The Senate Committee on Health, Education, Labor and Pensions passed its draft of the Elementary and Secondary Education Act (“No Child Left Behind” or NCLB) reauthorization as the “Every Child Achieves Act” unanimously on Thursday. Like the House’s version, “Student Success Act” (passed earlier this year by the House Committee on Education and Workforce Development, the Senate’s draft emphasizes a return of some state control for some of the programs NCLB required. Specifically, the bill scales back some of the original federal control and oversight by:
Providing state flexibility…
- States no longer have to meet the federal threshold in determining the weight of annual assessments in their accountability systems. Although states will still be required to administer the same required assessments under NCLB (annual reading and math tests for grades 3-8, one reading and math test in high school, and three science tests delivered during the K-12 system), states can now determine how to use the data from these assessments for accountability purposes. States will also have the opportunity to pilot innovative assessment systems in their districts that can be scaled up at a later date.
- States no longer have to develop teacher evaluation systems, though they may choose to do so. States may also choose to define the term “highly qualified teacher” as they see fit.
- States will have more flexibility in meeting maintenance of effort requirements
- States may allocate Title I, Title II (supports for teachers and school leaders) and title III (supports for English Language Learners) to early childhood education efforts.
- Rural schools will have additional flexibility under the two programs that supply flexible funding: Small, Rural School Achievement Program (SRSA) and the Rural and Low-Income School (RLIS) program. In contrast to the current law, dual-eligible districts may choose which program to pursue.
Placing restrictions on federal requirements and oversight…
- The federal government may not impose additional requirements on states seeking waivers. Prohibits federal government from imposing additional requirements on states seeking waivers
- Although the accountability systems must meet federal parameters, the systems will be entirely state-designed. The federal government may not determine, approve or incentivize state standards, including the Common Core.
- The federal government may not mandate, prescribe or prescribe the specific steps in a state or school district’s school improvement intervention or plan.
- The Secretary of Education must approve state plans within 90 days of submission unless they can provide substantial evidence that the plan does not meet the bill’s requirements. States that do not receive approval have the right to an opportunity for a hearing and may resubmit a plan for review.
- This bill prohibits the Secretary from mandating additional requirements for states or school districts seeking waivers from federal law. The bill also limits the Secretary’s authority to disapprove a waiver request.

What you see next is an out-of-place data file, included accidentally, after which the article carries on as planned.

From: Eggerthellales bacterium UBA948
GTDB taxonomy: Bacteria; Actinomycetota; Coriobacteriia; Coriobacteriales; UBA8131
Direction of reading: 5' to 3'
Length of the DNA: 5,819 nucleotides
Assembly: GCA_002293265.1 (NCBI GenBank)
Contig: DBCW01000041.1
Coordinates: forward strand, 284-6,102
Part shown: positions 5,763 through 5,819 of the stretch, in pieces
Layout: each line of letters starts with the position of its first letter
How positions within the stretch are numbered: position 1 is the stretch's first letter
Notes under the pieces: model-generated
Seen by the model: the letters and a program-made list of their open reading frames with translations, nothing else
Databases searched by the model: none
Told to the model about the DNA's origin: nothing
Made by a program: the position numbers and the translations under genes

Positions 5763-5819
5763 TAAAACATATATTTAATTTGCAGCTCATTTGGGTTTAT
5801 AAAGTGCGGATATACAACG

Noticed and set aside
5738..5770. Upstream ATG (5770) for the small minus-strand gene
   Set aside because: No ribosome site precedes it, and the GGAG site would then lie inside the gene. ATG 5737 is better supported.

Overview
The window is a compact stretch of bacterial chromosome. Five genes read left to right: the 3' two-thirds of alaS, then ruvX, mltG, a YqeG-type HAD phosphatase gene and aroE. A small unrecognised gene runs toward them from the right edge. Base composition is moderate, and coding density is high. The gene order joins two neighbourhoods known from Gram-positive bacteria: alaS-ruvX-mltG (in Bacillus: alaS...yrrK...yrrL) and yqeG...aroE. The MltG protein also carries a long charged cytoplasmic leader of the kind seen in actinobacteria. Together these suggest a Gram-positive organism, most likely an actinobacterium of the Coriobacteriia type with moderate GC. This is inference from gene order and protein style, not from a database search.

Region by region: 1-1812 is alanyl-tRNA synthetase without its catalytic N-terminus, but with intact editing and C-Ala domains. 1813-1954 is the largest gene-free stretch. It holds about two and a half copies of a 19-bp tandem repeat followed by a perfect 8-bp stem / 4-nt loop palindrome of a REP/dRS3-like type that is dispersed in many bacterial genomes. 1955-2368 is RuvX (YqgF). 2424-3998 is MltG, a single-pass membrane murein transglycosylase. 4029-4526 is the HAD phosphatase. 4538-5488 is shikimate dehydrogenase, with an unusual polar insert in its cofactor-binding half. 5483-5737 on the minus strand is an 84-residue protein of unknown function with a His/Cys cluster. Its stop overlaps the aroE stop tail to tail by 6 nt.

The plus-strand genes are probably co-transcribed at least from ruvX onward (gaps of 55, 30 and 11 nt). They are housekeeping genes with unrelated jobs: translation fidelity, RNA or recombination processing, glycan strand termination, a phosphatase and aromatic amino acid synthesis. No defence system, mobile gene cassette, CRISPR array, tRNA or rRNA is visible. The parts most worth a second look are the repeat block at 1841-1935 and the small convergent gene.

Offering additional resources to states…
- States may receive federal grants aimed at supporting low-performing schools that are identified by state accountability systems as needing improvement and intervention.
- States will have access to resources to support educators and administrators, including induction programs, ongoing professional development and recruitment strategies.
- States can participate in three grant competitions (created through the combination of two previously existing programs): High-Quality Charter Schools, Facilities Financing Assistance, and Replication and Expansion. These grants will allow states to create new charter schools, develop the facilities (including teacher preparation) of existing charter schools or scale up high-quality charter schools, respectively. States will also have access to a grant program that facilitates the expansion of evidence-based magnet school programs.
At the same time, the bill maintains the requirements and resources that support students with difficulty accessing or engaging in meaningful education program. Districts must have adequate time and training to enroll and serve homeless students, for instance, and ensure that they have the necessary services and support in place to provide a stable educational environment. Schools and districts will also have stronger incentives to improve the outcomes of English language learners, and states will have access to formula and competitive grants directed toward Native American and Alaskan students.
Unlike the House bill, the Every Child Achieves Act is a consciously bipartisan effort. However, in order to ensure the committee could pass the bill unanimously, sponsors of a few amendments addressing divisive issues—including protection for LGBTA students and the exemption of disability-specific schools from mandatory charter school lotteries—withdrew them from consideration by the committee with the intention of raising the issues on the floor of the Senate.
For a fact sheet on the House’s Student Success Act, click here.